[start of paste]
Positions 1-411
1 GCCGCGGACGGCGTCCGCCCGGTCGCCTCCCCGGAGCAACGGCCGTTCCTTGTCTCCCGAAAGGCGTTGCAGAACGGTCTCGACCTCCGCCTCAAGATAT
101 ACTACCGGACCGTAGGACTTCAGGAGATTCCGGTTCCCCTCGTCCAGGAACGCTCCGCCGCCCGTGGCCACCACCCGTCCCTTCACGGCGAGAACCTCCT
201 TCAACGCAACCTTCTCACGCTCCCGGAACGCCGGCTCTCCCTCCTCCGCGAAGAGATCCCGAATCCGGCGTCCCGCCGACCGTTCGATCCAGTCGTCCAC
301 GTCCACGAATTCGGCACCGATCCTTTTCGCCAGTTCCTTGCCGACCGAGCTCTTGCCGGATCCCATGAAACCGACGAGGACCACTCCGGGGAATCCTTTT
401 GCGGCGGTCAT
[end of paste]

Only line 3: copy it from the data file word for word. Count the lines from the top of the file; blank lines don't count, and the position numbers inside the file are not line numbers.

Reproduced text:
101 ACTACCGGACCGTAGGACTTCAGGAGATTCCGGTTCCCCTCGTCCAGGAACGCTCCGCCGCCCGTGGCCACCACCCGTCCCTTCACGGCGAGAACCTCCT